How did a Pentagon speechwriter pivot to writing screenplays for independent films? For Alston Ramsay, writer of the new thriller "Midnighters," it took risk, research and a group effort from his family.
The taut, paranoid "Midnighters" follows Lindsey (Alex Essoe) and Jeff Pittman (Dylan McTee), a young couple straining to contain their simmering marital discord during a party on New Year's Eve. A few drinks past midnight, Jeff's lapse in focus on the drive home causes a life-changing accident.
To cover it up, the Pittmans resolve to take matters into their own hands — and into their own house, where the true consequences of their crime begin to take shape.
Ramsay's first credit as a writer and producer made its debut Friday. Ramsay said he re-watched the majority of Alfred Hitchcock's canon while writing "Midnighters," and was heavily influenced by the black comedy of the Coen brothers, as well as Danny Boyle's early film, "Shallow Grave."
Yet "Midnighters," peppered with arguments over money and hush-toned plots, exudes the kind of cynicism and sense of self-preservation that comes from years in Washington, the writer explained to CNBC.
"Working in D.C. for that long you see some twisted motivations, and you see people make bad mistakes and bad human errors," Ramsay said. "You know the classic thing of, like, 'Well I never would have thought he would be capable of that.'"
The story and aesthetic of "Midnighters," which is being distributed by IFC Midnight, feel far removed from Ramsay's past life in the halls of the Pentagon. But while he did write a military-action screenplay (he called it a "'Taken'-meets-'Rambo' situation" in the style of old Arnold Schwarzenegger flicks), Ramsay and his brother, director Julius Ramsay, made a pragmatic decision to do something different.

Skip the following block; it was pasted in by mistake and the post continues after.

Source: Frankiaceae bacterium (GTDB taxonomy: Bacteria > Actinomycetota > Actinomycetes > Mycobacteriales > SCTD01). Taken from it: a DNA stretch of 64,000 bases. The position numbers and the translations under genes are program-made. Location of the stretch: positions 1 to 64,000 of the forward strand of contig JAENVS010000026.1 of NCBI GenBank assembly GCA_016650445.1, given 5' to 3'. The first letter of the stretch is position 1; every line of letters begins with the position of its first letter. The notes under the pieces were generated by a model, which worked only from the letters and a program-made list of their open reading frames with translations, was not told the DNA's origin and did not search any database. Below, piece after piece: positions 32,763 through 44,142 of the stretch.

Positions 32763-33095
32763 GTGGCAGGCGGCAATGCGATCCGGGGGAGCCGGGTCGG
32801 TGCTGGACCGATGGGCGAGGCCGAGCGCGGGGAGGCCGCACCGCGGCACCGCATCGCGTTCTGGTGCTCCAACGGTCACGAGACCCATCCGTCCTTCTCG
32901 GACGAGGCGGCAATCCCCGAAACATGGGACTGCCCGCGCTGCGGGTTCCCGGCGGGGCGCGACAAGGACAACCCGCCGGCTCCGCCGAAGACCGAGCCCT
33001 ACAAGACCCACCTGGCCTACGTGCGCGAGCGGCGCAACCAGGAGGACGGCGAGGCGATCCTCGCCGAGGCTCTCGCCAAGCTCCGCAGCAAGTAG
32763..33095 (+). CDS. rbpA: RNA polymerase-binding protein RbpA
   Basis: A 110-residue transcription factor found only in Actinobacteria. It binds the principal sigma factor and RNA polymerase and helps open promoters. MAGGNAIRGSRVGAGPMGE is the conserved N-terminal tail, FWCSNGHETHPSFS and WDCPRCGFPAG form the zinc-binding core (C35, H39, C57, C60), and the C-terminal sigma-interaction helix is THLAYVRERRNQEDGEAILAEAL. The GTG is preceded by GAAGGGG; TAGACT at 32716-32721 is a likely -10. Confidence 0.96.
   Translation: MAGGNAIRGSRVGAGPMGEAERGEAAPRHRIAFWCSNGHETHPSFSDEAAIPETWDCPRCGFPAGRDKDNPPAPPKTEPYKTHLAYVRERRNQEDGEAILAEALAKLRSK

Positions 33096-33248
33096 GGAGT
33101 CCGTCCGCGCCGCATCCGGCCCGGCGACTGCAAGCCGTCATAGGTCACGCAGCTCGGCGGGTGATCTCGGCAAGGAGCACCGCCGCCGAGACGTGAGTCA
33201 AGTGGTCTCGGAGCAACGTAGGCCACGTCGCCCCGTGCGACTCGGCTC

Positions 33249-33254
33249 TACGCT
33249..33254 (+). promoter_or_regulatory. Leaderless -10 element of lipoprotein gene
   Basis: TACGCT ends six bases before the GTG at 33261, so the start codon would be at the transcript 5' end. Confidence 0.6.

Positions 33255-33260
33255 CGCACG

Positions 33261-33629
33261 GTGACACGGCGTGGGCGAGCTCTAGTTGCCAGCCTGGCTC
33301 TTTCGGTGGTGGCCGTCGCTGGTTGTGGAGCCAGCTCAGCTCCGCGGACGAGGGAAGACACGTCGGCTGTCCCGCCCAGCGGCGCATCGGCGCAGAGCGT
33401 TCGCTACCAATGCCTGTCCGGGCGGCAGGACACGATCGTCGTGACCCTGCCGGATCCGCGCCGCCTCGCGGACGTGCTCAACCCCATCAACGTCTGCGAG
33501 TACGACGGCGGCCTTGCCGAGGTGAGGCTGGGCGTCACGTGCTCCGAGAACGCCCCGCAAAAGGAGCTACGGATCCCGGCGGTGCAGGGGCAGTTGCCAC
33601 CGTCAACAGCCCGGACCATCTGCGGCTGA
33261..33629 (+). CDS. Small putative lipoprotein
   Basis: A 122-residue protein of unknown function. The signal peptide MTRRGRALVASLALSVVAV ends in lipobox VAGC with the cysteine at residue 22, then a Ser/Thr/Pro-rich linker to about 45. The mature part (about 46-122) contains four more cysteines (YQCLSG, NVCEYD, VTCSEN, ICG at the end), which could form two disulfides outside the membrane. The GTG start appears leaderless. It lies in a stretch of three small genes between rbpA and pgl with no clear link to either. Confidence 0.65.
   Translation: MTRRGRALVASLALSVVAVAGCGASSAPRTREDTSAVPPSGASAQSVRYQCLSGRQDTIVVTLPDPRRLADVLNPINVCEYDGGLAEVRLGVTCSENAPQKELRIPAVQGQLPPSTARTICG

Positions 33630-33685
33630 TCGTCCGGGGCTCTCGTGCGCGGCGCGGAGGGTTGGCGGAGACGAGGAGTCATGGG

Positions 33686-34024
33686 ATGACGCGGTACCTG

"We wanted to do something in the thriller-suspense genre because that's his bread and butter," Alston Ramsay said of his brother, "and we wanted to do something in a budget-conscious fashion."
Julius Ramsay had a number of television credits to his name when the brothers began to pursue "Midnighters," having directed episodes of "The Walking Dead," Cinemax horror series "Outcast" and MTV's "Scream" series. But even with his brother's resume to boast, bagging the first film contract is always a challenge.
"I pooled together what was very much an angel investor-style presentation, and did the typical start-up fundraising process," Alston Ramsay said. For low-budget films, he said it's possible to "kind of piece together a budget with smaller investments, very much the same way you would with an angel round of a start up."
The economical script, mainly set in one location and involving a small handful of characters, was only half the battle. "You can make the same movie for 10 times more, but you don't have to," Alston Ramsay said.
One way the producers cut costs for the film was by venturing outside of Los Angeles to shoot it. "Midnighters" was produced in Rhode Island, where locations can be rented for a sliver of the cost of a Hollywood lot. Even better for indie filmmakers: The state offers a generous 25 percent transferable tax credit for film and television productions.
Alston Ramsay said the film falls under the category of "Modified Low Budget" — a term which, according to the Screen Actors Guild website, refers to movies made for under $700,000.